I was raised in an ecumenical church community affiliated with the Evangelical Lutheran Church in America. When I later joined a Mennonite church, where many members were not raised with the church calendar, I became a bit of an Advent purist. Maybe a lot of one.
The Year Without a Purchase
One Family’s Quest to Stop Shopping and Start Connecting
"Incredible wealth” and “breathless pace”—these are two of the most prominent features of Western societies as the old millennium ends and the new begins. True, it is breathless pace for all and incredible wealth only for some. Yet the eyes of all are set on material wealth and so we keep running, faster and faster.
As a pastor in New York City, I've found myself challenged to think more deeply about “stuff." I've come to believe that the truth about what we too casually name “materialism” is not so simple. It ought to be clear, after all, that God doesn’t hate stuff. Witness the creation story. God invents stuff. At the end of each of six days, God engages in self-congratulation, pronouncing serial evening benedictions on the stuff created that day: “Good!”
One of the strengths of my Anabaptist tradition is that it takes the Bible and biblical authority seriously but also expects believers, particularly younger people, to argue and raise questions about the text. The parable of the shifty steward in Luke 16 was a delight to my friends and me in our coming-of-age years.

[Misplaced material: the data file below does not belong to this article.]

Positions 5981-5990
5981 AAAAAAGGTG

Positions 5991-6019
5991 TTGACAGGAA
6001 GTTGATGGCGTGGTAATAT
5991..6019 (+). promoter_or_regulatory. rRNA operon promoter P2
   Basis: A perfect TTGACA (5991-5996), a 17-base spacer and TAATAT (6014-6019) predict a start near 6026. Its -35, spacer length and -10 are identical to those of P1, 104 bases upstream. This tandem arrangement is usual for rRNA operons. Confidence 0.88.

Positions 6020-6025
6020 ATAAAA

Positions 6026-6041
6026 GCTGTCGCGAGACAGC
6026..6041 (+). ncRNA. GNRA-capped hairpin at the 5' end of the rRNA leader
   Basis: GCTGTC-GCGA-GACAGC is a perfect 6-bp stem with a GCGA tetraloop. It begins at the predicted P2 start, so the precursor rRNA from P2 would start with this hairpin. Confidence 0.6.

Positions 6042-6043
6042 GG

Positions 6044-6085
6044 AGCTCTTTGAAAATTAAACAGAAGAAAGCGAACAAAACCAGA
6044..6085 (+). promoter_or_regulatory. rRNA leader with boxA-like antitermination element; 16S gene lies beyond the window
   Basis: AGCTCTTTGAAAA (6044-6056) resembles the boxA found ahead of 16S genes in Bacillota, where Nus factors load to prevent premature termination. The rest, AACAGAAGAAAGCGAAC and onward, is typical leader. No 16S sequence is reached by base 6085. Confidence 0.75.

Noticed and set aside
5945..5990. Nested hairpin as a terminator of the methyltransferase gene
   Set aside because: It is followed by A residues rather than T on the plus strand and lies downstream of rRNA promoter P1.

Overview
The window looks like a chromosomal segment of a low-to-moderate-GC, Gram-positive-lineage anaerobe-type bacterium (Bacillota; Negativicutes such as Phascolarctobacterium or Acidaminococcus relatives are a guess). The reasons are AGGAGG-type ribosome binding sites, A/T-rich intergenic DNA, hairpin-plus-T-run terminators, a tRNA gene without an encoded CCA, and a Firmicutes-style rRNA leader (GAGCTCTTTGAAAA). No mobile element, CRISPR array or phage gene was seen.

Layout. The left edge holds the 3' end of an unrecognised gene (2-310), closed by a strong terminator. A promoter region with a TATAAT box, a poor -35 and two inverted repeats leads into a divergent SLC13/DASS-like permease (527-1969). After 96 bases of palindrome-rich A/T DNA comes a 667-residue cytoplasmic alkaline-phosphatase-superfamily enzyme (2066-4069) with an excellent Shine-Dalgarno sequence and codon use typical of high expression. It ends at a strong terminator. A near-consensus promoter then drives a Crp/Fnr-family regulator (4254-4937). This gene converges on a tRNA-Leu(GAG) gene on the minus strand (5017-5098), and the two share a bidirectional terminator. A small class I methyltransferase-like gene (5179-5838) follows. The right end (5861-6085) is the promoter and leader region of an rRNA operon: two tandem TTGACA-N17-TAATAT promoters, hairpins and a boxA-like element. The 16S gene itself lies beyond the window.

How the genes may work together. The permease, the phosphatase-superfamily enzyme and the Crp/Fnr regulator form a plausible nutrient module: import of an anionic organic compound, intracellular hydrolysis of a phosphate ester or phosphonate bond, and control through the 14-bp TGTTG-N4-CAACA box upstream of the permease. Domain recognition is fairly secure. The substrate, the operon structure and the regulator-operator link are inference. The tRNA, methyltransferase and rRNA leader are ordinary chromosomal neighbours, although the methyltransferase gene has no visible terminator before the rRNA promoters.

Jesus called the young ruler to a new kind of material life, a life given to serving the poor with the “materials” of tears, blood and sweat. Clearly, this life is not marked by the kinds of happiness used to sell goods. But we do honor Jesus’ call in our culture when we honor volunteers and all those who serve others.
The church I serve is located in the midst of one of the busiest retail merchandizing areas in the country. Our closest neighbors are Bloomingdale’s, Marshall Field and Lord & Taylor. So I have the opportunity to observe firsthand how the stores and the city prepare for Christmas.
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